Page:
The sun shone brightly at Cougar Stadium, where 303 teenagers received Kettle Run High School diplomas Friday night.
Meaghan Brill presided over her first commencement exercises since succeeding Major Warner as principal last summer.
Kettle Run’s Class of 2018 — the school’s 10 group of graduates — earned more than $2.6 million worth of college scholarships.
Texts of the graduation speeches follow, along with a copy of the program.
Sara C. Massei SCA President
Hello everyone! Good afternoon and welcome to the Kettle Run High School Class of 2018’s graduation ceremony. I’m Sara Massei, and I have had the pleasure of serving as Student Council president this year. First things first: Those of you who were here last year heard my friend Ethan Schmidt talk about his unachieved goal of getting microwaves, and I want to give you an update: We got two. Ethan, your legacy lives on.
It’s now been 10 years since Kettle Run opened. In fact, my older brother was part of our first graduating class. He’s here today actually, where are you Connor? There he is! That’s my whole family actually, my parents, grandparents, brothers. Everybody say hi! I never promised not to be an embarrassment. I’d like to also “embarrass” our “heroes” who are here today: Dr. Jeck, Major Warner, David Graham, Amy Acors and the entire Fauquier Country School Board. Thank you for your continued dedication to our youth.
In the 10 years this school has been open, a lot has changed. However, what hasn’t is the strong sense of community. When you enter our school, you’re guaranteed a smile and a “have a nice day” from Mrs. Kuhlberg. As you continue your day, you’ll run into many more people who care about you, even if they don’t know you, and that’s something really special. But like I said, some things have changed.
As many of you know, Major Warner was the principal here for nine years. When he left us last year, we knew his replacement had some big shoes to fill. She has NOT filled those shoes. She has created a pair of her own. Mrs. Brill, thank you for genuinely caring about your students; we’re honored to be your first graduating class.
I’m a strong believer in capturing moments, so if you’ll excuse my “millennialness” and say cheese for a selfie. Thank you. Today is one of those days that we will remember for the rest of our lives, hence the selfie. The moment we receive our diploma is the last page of a book we’ve been writing for about 12 years.
Many people say that graduating means starting a new chapter in our lives, but that’s incorrect. Today, as we leave high school, we finish writing the last chapter of our first novel and begin a second one entirely.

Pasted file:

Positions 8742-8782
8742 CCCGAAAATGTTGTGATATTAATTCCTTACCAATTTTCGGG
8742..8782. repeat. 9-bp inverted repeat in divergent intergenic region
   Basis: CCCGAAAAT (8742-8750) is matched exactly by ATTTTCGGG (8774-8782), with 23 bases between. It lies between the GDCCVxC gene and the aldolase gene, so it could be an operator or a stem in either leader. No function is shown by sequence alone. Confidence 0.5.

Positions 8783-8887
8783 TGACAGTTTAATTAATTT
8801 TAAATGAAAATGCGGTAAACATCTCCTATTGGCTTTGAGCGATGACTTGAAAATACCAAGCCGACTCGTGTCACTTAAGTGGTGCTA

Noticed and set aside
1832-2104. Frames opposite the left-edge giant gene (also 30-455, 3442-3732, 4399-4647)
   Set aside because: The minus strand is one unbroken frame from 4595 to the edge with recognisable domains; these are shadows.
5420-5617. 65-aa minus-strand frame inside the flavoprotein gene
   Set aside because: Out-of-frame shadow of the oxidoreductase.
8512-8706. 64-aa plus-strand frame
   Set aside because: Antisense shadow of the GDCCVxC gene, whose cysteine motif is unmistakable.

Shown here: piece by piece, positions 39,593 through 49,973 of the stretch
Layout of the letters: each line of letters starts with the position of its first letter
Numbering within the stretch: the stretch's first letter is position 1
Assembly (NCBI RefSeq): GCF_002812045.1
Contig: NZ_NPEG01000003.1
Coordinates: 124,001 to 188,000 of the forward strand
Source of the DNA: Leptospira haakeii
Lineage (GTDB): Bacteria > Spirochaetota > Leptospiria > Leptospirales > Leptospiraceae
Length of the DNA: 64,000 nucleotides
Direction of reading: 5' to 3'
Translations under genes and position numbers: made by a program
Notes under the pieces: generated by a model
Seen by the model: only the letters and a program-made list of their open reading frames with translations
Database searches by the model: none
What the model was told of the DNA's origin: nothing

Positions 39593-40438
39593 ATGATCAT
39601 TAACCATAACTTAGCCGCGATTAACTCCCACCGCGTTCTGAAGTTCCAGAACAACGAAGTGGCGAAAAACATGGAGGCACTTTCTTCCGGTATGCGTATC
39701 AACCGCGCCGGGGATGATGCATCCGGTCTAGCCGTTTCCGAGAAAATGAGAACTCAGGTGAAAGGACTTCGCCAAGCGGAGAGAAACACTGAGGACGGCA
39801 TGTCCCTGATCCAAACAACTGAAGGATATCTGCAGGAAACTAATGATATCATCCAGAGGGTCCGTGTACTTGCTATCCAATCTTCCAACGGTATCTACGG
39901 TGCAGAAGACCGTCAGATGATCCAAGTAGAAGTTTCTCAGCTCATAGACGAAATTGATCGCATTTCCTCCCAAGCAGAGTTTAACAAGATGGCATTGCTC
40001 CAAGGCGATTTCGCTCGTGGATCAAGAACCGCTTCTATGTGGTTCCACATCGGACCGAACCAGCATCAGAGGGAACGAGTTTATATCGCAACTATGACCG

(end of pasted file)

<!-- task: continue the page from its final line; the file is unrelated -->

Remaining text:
Mrs. Overholt, I’ll be sure to send you a copy of that metaphorical book after today’s over, but here’s a preview:
• Prologue — I ride a bus for the first time, my parents wave and cry. I go to some sort of new garden called kinder?
• Chapter 5 — I’m running with the big dogs, I AM a big dog. Swag. Can’t wait for middle school.
• Eight — Welp, that was awkward. Really, the whole three-year experience was just pure awkwardness, but I learned a lot.
• Nine — Seniors look like adults, and they tell us to go back to middle school. We tell them we’re glad they’re leaving.
• Eleven — Excuse me, what? I’m more than halfway done with high school? You mean I actually have to start thinking about my future? Whoa.
• Twelve — I’m on the home stretch now, but it still doesn't feel real. And finally, the very last page: today. Everything we’ve worked for, everything we’ve been through amounts to this. Our first book is full, and our next is nothing but blank pages. No matter what we choose to do after high school, we are all the same because as of today, as we become high school graduates. Every single one of us is on a level playing field. Whatever happened in high school is behind us as we enter the real world, as we become Kettle Run alumni.
We are not lucky to be here today in our caps and gowns; they’re really uncomfortable, and honestly not that cute. I’m kidding, they’re actually nice, and we look great if I do say so myself, but that's not my point. We’re fortunate to have had access to the education that we did, but if we relied on luck alone to graduate, this ceremony would be much shorter and could be held in a classroom. Today is the result of luck combined with hard work. If we continue to work hard in our adult lives, we CAN make change. We’ve lived through countless tragedies, we’ve seen their impact, and we know that we cannot become complacent. We were a part of the past and we’ll be a part of the future, so it’s up to us to ensure that it’s a bright one.
We’ve all heard the phrase “it takes a village.” No graduate would be here if not for the help of their own little village, so allow me to extend our gratitude. To our families: You are the ones who raised us, formed us into who we are today, and dealt with us even when it was hard. To our friends, those who have come and gone and those who have been by our sides forever: You have made great impacts on our lives. And, finally, to our teachers, to those we hated, those we loved, those for whom we somehow felt both: You have given us the gift of knowledge for which our gratitude can not be adequately expressed. You have changed our lives, you know who you are. Thank you ALL. Today is just as much your success as it is ours.
I’ll leave you today with something from this intriguing trend that I’ve been seeing a lot of our youth take interest in. It’s not selfie taking, I already mentioned that, but maybe you’ve have heard of it, it’s called “Netflix.” A while back it brought to my attention a quote that summed up what I wanted to say today. Don’t worry, it is an ACTUAL Churchill quote, and it goes like this: “Hear this, young men and women far and wide. Do not be content with things as they are. The Earth is yours and the fullness thereof. Don’t take no for an answer. Never submit to failure. You will make all kinds of mistakes, but as long as you are generous and true and also fierce, you cannot hurt the world or even seriously distress Her. She was made to be wooed and won by the youth.”